Here, I attempted to do what I said in an earlier post. It…um…didn’t come out as I wanted, but at least I’ve learned what to do, and what not to do.
It felt a bit slow on the way towards us. Also you would need to track the camera so your meteor lays still on the ground. Perhaps you could use Blender for that part.
Thank you for the tip and constructive criticism. I’ve been kind of intimidated of Blender, but I think I can learn it.
For camera tracking (when meteor is on the ground and when it is on the air) you can do it manually with Synfig:
- Create a (small) circle on top of the video sequence. It can be a small cross too.
- On each frame (or each needed frame) move the tracking object position to match a steady reference from the background. In the case of the sky it can be the moon.
- Export the animated object position of the tracking object.
- Add a Translate layer on top of the meteor.
- Convert the Origin parameter to Scale. Set the scale subparameter to be -1.0.
- Connect the Link parameter to the exported position of the tracking object.
The meteor should be steady now with the steady parts of the video. So its animation should look like steady in reference to the steady ground.
It could be cool that someone turns this into a tutorial…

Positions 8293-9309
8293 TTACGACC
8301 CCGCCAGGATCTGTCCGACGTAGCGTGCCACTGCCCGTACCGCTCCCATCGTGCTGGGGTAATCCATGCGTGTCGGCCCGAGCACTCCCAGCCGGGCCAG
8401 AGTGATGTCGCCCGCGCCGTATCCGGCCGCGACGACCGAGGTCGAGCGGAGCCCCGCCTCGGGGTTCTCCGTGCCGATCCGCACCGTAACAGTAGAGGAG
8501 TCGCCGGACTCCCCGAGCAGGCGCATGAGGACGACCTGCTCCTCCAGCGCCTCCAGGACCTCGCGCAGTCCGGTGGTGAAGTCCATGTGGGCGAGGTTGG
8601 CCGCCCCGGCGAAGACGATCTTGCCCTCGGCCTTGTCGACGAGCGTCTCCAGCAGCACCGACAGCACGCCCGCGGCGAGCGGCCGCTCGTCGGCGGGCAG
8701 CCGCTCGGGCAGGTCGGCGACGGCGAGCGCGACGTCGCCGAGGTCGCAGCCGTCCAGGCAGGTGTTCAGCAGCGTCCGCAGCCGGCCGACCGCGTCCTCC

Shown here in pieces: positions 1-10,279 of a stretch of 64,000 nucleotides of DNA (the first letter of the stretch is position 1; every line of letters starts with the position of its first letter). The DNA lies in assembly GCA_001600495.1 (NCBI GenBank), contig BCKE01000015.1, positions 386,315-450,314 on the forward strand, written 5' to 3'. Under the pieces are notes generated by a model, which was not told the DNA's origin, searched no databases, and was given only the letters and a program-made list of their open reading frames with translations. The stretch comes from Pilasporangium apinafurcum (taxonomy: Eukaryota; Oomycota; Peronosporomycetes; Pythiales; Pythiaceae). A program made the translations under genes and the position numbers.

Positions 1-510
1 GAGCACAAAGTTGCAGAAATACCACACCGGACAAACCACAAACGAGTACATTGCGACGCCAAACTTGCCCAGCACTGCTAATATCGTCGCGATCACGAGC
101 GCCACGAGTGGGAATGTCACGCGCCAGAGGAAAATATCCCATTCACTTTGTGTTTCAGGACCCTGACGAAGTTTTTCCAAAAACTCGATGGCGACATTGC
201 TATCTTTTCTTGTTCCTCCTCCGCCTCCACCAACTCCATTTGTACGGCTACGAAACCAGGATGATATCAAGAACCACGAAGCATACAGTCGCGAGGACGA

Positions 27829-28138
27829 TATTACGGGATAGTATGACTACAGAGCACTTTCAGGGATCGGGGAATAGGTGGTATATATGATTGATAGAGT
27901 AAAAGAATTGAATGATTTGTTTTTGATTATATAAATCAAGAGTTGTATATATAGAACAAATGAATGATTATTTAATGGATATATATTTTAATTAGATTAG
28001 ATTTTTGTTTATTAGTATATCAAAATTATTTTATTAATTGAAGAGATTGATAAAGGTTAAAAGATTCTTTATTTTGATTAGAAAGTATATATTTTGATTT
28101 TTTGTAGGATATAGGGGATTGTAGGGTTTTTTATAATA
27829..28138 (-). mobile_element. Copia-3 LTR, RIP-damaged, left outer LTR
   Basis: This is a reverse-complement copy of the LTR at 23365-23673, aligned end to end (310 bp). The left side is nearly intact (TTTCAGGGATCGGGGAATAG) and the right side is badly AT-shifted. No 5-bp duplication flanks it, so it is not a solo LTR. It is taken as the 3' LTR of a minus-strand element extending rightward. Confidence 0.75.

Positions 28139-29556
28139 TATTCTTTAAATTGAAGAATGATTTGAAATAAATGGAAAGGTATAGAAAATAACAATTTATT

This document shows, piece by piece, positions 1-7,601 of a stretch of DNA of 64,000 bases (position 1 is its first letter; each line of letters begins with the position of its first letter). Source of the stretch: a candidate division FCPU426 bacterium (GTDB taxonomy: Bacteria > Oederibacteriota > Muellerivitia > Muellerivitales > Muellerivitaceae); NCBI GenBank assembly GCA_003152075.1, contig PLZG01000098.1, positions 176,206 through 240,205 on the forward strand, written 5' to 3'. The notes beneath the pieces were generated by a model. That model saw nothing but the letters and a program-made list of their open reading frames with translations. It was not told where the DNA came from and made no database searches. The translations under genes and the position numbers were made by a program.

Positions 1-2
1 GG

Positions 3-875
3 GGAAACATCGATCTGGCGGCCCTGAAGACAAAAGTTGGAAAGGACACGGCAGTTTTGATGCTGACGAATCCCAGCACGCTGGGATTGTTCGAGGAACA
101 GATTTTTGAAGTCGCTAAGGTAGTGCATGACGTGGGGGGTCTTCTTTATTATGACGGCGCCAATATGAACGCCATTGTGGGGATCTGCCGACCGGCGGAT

Well, if the video sequence has rotations too then you need two tracking points and extract its angle from them. A little more complex but not impossible.
For this step, should the tracker (dot/cross) need to be on the moon, or next to it (where the meteor starts). The reason I’ve asked because I’ve seen a video tracking tutorial for blender, and they’ve put some rocks on the ground to help keep the object steady.
I can do if once I do it right.
The tracker (the small cross) should be moved to coincide with one steady object or at a fixed distance/angle from a steady object. I selected the moon because at some moment it is the only object visible in the video.
By the way, to sync one moving object with the non steady background I think that you don’t need to scale by -1 the movement of the tracker. Just apply it to the meteor and that’s all.
The scale by -1 is for steady a non steady camera recording.
I’m sorry for the confusion.
You’ve given me an idea right here. What if I made a star layer with 4 points, and make it look like a “+” then use that for the rotation? After that’s set, I could export the angle.
You can use whatever you want. The problem is to find two stationery points in the video and that are always parallel to the camera view (to avoid false rotations).
In some case it could be not possible.